Wednesday, June 10, 2015

Of kitchens and pigeons--and hearing loss

On our weekly dinner outing tonight, my friend Betty and I enjoyed tomato basil soup and one crab cake each at Winslow's Wine Café. It was good, but the café was so loud that I could hear little of what she said. Even adjusted to restaurant setting, my hearing aids only do so much. We asked the waitress about moving outside, in spite of heat, but she warned that the flies were really bad. So we enjoyed a lopsided conversation. We agreed next week would be someplace quiet.
As I got out of the car, Betty suggested a restaurant but it was a name I wasn't familiar with. She kept repeating it--somebody's Kitchen. I wondered why I'd never heard of it, since I'm the one who scouts out new places. Finally she said "On White Settlement Road," and I suddenly got it--the Clay Pigeon, one of my all-time favorites. I simply misheard "Pigeon" for "Kitchen."
Mishearings are a common part of hearing loss. It's not that you don't hear, your brain simply doesn't process the word correctly, substituting something else entirely, usually a word that fits the sentence structure but makes no sense.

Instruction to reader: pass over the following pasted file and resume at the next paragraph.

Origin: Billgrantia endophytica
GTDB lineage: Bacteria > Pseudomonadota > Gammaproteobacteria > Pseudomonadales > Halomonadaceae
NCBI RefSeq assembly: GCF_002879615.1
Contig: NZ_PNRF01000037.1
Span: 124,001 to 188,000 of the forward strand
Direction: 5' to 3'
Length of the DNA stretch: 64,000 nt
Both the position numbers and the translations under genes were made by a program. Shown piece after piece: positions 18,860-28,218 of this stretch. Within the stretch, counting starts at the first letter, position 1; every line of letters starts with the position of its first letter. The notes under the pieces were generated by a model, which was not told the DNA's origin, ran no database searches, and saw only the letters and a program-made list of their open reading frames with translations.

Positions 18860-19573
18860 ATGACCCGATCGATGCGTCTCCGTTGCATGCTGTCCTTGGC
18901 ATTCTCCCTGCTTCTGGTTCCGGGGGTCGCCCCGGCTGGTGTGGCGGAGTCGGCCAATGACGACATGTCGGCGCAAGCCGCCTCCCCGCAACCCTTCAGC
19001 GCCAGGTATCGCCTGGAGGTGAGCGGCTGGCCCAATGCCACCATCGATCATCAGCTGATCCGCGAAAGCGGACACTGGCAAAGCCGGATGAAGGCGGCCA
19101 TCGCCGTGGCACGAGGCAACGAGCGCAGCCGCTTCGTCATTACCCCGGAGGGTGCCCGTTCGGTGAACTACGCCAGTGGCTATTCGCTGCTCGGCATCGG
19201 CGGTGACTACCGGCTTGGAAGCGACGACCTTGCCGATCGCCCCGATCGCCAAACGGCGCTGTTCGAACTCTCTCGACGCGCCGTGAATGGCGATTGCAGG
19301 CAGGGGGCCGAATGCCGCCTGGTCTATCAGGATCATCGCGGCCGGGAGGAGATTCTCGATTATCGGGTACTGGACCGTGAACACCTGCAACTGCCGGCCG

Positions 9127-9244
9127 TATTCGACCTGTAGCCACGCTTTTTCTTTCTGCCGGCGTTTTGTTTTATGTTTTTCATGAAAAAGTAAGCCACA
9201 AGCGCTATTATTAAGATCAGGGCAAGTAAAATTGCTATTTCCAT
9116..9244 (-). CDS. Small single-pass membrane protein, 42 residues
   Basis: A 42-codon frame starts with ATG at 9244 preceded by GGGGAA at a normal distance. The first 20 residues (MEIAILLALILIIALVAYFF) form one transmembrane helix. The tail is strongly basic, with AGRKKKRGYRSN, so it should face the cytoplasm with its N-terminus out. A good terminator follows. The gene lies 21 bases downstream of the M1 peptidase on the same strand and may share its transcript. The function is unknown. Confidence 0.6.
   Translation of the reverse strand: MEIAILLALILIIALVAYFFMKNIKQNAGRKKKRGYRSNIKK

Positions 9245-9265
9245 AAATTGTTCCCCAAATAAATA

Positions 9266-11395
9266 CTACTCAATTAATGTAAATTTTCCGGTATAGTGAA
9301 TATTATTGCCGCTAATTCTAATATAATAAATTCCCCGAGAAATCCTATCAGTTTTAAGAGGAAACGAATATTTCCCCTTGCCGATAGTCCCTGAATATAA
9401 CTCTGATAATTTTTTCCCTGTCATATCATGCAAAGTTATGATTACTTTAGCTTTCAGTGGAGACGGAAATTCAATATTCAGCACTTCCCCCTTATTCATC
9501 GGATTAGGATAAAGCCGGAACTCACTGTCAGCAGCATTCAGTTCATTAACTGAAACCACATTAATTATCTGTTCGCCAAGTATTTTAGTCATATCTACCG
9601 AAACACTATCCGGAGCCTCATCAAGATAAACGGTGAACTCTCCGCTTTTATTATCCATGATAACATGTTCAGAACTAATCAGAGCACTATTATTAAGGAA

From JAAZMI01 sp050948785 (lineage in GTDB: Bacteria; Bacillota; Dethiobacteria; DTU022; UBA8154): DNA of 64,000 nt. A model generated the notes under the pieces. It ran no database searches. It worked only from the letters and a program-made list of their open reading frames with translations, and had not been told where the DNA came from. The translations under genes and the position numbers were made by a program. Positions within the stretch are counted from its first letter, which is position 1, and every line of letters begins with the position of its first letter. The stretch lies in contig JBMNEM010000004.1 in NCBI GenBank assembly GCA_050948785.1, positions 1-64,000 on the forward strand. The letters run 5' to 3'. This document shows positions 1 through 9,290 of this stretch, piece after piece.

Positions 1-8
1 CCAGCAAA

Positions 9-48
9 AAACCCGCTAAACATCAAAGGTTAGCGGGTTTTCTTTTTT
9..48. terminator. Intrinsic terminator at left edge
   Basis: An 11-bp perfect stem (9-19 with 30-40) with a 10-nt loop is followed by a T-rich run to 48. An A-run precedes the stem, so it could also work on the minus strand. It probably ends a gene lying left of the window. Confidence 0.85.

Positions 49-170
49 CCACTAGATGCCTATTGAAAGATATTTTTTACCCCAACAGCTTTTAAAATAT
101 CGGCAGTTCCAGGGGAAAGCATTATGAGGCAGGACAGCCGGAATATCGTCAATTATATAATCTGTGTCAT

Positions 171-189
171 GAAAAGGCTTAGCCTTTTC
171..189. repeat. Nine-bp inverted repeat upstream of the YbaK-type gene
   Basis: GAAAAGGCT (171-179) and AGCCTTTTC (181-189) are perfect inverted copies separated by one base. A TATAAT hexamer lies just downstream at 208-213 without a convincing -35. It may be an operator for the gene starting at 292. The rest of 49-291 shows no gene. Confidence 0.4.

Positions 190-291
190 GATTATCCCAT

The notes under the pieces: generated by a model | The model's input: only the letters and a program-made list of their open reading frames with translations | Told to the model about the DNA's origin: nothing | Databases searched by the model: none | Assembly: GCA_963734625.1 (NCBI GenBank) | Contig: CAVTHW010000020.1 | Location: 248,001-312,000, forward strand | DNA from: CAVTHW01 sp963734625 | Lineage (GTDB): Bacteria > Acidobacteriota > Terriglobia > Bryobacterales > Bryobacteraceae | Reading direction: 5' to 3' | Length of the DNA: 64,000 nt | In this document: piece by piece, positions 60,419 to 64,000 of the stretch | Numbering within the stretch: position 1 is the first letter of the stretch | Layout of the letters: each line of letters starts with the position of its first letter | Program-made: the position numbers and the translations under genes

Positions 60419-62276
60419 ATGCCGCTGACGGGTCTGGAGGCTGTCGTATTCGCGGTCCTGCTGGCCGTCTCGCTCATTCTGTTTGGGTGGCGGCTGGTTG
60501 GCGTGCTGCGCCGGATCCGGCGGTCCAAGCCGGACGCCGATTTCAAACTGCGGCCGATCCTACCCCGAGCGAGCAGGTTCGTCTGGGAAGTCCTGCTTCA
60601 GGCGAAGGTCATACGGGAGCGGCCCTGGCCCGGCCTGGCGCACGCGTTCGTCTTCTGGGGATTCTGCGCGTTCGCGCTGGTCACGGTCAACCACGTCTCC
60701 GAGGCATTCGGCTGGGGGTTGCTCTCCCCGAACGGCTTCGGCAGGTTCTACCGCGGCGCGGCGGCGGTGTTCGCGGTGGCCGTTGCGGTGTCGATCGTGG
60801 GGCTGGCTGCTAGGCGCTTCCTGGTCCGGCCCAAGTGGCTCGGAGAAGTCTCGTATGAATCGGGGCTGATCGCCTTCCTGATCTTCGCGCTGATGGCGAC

In the July 5 issue of the New York Times Oliver Sachs wrote an essay about mishearings,, citing the time he thought his assistant said she was going to choir practice. He was puzzled because in all the years they'd worked together, he'd never heard her mention church, let alone choir. Turned out she was going to the chiropractor. Other mishearings he cited: poetry bag, for grocery bag; oral numbness, for all-or-noneness; and the corker, "Kiss my feet!" for Christmas Eve.
This business of mishearing is one of the most frustrating about hearing loss. Sachs cited all kinds of theories, including the Freudian analysis of word substitution (which he discarded). I think the brain is scrambling so hard to make sense of what the ears don't really hear that it substitutes a word.
Particularly on the phone, it is sometimes hard--impossible?--for me to make sense of one word. I get everything else that's being said but that one word. This frustrates particularly my brother and my youngest daughter--and then I am left feeling guilty. As Oliver Sachs says, the best course is to see the humor in it but that too is hard.
But I'm looking forward to dinner at the Clay Pigeon.

1 comment:

Anonymous said...

I feel your pain, I too "hear" things, but I realized all I'm trying to do is fill in the blanks. Example: a few people have "called" me *****le, *****ard and a few other names; funny I don't remember anyone been so disrespectful toward me before...